Re: WAS THIS LEGAL?

Arvin Meyer (onsite@esinet.net)
Fri, 20 Jun 1997 09:48:41 -0400


> From: Terrence L. Domjan <questor@fast.net>
> To: DESCHALL <deschall@gatekeeper.megasoft.com>
> Subject: WAS THIS LEGAL?
> Date: Friday, June 20, 1997 4:13 AM
>
> "A lottery is defined as "a plan which provides for the
> distribution of money, property or other reward or benefit to
> persons selected by chance from among participants some or all of
> whom have given a consideration for the chance of being
> selected." Minnesota Statute Section 609.75, Subdivision 1(a)
> (1994)."
>
> ==== Was DESCHALL an illegal lottery? ====

The fact that this effort was highly publicized, over a several month
period, should bring questions to the mind of the courts about the timely
prosecution of the Deschall effort. Any legal authority which tried to
prosecute either Rocke or Michael would probably lose. In addition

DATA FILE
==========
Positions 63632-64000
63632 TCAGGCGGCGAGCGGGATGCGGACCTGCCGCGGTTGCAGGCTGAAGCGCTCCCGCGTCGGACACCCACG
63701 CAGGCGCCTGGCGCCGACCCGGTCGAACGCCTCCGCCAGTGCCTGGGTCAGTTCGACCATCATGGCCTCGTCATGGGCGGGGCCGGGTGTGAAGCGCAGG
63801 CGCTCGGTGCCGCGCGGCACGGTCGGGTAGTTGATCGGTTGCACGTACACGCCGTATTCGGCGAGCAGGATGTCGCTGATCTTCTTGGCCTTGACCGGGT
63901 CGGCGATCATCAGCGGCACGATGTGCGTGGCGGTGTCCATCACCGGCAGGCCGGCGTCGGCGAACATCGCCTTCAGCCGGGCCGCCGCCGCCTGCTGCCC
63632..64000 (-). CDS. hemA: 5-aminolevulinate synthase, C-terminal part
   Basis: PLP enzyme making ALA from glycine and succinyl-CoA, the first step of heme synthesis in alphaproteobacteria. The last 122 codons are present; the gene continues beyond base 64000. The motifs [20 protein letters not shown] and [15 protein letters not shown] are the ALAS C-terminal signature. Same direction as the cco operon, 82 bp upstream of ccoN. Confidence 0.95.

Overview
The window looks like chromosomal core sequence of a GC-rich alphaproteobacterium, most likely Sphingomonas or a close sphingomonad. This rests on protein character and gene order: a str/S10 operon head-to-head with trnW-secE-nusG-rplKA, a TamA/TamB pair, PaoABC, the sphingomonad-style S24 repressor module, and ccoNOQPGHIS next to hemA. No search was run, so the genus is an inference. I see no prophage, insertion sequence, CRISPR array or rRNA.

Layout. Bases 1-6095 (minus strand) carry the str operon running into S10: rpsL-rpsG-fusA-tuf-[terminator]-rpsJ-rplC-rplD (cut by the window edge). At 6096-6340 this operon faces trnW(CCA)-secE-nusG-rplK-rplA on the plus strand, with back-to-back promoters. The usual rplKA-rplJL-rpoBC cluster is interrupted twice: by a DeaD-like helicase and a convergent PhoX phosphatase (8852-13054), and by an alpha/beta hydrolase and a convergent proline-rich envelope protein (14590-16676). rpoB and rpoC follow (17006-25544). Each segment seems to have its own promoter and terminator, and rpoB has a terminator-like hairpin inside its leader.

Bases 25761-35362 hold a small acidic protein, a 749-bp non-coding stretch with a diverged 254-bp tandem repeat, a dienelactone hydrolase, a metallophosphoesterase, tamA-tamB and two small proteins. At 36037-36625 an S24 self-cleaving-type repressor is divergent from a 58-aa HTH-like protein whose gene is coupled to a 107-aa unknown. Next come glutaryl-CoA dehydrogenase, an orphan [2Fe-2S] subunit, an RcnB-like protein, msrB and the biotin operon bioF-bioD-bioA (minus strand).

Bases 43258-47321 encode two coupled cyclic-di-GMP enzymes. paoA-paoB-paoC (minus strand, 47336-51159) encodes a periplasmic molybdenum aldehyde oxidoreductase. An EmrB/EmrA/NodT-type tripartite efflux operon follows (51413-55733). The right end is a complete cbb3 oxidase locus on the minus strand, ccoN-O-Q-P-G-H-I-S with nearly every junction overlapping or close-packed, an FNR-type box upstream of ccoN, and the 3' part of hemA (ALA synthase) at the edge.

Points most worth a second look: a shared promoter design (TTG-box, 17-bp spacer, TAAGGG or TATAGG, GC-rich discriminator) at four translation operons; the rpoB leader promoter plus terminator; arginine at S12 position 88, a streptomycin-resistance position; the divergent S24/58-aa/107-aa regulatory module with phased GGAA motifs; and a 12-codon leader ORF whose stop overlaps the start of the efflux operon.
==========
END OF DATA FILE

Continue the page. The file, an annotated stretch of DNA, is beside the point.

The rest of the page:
"consideration" is usually legally defined as money; none of us paid any
money to Rocke or RSA. None of us paid any other "consideration" to anyone
who would stand to gain. In fact any of our costs would be incidental to
our participation.

Not to mention that it would be politically unpopular to even try to
prosecute. It is the kind of issue that would have few if any supporters on
the pro prosecution side, and at least 76,000 (the approximate number of us
who participated) on the anti side. And who are these 76,000?

At least 12,000 ( the number who participated daily) of us are the cream of
the burgeoning computer literate population of the U.S. and Canada. We have
demonstrated to the world that we are serious about cooperation, issues of
privacy, and distributed computing. We wield power. We are the future. The
backlash to the states who might try to prosecute would be awesome.

I would consider it my civil duty to e-mail copies of the Constitution and
the U.S. Code of the various interested offices within that government. If
I didn't receive a timely answer, I would almost certainly have to remail.
If several thousand of us did something similar, I suspect the computer
systems within that state might have some difficulty coping.

Just my 2 cents,
Arvin Meyer
onsite@esinet.net